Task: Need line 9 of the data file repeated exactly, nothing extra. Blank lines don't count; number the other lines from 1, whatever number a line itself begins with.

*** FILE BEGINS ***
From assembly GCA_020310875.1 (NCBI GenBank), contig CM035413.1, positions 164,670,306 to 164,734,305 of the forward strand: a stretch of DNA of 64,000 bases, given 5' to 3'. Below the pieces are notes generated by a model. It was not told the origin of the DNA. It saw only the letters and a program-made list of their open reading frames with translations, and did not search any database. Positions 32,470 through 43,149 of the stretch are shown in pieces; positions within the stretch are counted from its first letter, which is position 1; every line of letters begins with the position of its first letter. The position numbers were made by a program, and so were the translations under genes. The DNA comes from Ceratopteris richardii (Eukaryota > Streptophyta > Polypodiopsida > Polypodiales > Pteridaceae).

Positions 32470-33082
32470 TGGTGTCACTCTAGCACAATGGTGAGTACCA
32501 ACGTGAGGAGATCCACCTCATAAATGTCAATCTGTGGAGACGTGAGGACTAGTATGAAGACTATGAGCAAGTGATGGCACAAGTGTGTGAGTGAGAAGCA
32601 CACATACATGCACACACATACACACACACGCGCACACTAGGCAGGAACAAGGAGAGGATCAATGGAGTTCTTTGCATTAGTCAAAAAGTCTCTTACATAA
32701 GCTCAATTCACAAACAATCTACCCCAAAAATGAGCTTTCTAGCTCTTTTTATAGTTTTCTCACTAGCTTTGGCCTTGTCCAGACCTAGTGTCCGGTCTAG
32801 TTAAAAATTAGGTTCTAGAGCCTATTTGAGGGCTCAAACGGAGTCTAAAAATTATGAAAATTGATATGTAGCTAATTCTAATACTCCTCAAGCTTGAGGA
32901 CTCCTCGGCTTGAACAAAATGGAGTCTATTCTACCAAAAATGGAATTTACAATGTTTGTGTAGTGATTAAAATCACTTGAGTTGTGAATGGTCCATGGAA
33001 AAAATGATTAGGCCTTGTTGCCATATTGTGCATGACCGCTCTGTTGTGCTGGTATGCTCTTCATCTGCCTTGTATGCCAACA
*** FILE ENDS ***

33001 AAAATGATTAGGCCTTGTTGCCATATTGTGCATGACCGCTCTGTTGTGCTGGTATGCTCTTCATCTGCCTTGTATGCCAACA